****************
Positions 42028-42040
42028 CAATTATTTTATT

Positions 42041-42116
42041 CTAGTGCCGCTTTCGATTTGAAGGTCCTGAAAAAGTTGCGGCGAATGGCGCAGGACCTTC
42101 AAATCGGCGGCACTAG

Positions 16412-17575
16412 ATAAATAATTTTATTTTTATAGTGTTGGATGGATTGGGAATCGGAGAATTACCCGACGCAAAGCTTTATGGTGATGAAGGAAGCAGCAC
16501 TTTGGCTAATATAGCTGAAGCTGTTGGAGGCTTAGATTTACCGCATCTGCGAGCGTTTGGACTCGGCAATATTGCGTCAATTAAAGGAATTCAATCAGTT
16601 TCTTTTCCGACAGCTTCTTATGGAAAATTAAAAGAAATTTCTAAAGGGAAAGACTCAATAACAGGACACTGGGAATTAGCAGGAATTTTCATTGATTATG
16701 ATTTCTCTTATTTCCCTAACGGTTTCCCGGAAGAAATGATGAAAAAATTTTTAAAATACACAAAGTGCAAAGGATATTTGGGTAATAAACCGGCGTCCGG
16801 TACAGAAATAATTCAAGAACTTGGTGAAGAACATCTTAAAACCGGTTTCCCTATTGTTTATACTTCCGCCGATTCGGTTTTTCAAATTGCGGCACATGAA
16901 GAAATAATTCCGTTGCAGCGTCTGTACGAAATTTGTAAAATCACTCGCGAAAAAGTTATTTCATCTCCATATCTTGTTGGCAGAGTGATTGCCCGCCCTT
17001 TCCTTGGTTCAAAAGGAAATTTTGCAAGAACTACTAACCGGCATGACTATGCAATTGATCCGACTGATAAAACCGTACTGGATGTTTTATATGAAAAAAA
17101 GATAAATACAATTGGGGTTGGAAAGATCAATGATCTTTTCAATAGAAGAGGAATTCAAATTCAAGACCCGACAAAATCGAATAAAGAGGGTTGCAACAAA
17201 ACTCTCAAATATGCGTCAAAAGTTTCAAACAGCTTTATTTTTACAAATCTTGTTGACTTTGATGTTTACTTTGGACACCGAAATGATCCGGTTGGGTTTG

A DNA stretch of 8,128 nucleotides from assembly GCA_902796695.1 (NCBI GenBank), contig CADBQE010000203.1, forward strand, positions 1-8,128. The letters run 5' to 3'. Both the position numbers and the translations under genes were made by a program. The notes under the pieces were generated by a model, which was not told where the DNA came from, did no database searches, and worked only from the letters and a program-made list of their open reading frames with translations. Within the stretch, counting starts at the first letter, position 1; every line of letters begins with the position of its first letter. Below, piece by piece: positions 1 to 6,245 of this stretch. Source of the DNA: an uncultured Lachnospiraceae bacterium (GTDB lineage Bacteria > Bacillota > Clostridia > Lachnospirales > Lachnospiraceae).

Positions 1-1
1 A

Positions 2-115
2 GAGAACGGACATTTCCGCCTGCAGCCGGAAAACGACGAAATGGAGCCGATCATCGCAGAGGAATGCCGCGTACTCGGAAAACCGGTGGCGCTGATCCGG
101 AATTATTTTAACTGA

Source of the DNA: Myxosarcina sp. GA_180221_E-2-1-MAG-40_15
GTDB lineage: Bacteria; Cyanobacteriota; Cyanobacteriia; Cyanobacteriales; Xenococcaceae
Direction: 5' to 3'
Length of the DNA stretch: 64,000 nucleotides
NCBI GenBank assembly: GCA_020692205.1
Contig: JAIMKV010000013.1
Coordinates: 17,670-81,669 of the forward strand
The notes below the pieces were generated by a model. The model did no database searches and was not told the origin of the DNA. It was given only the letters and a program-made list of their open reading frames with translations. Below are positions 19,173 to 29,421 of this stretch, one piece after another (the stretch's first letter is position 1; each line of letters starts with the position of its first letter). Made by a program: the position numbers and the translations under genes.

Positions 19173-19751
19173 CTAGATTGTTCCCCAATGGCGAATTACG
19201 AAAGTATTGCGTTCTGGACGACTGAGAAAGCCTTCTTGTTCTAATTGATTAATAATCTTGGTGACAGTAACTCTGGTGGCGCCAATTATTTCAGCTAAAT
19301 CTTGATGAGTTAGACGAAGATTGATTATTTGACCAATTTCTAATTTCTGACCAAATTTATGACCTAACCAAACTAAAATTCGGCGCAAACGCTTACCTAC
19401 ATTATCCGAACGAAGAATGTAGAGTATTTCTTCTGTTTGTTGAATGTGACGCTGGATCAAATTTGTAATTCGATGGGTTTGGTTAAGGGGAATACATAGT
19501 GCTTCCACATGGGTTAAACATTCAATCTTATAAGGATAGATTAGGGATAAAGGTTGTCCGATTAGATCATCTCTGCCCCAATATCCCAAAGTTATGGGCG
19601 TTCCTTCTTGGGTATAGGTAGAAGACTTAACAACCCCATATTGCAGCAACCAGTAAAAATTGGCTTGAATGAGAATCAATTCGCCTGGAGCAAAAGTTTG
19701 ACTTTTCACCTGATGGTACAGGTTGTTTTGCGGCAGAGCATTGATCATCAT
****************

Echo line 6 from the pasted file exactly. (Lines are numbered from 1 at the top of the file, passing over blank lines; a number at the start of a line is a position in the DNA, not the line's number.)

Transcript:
Positions 16412-17575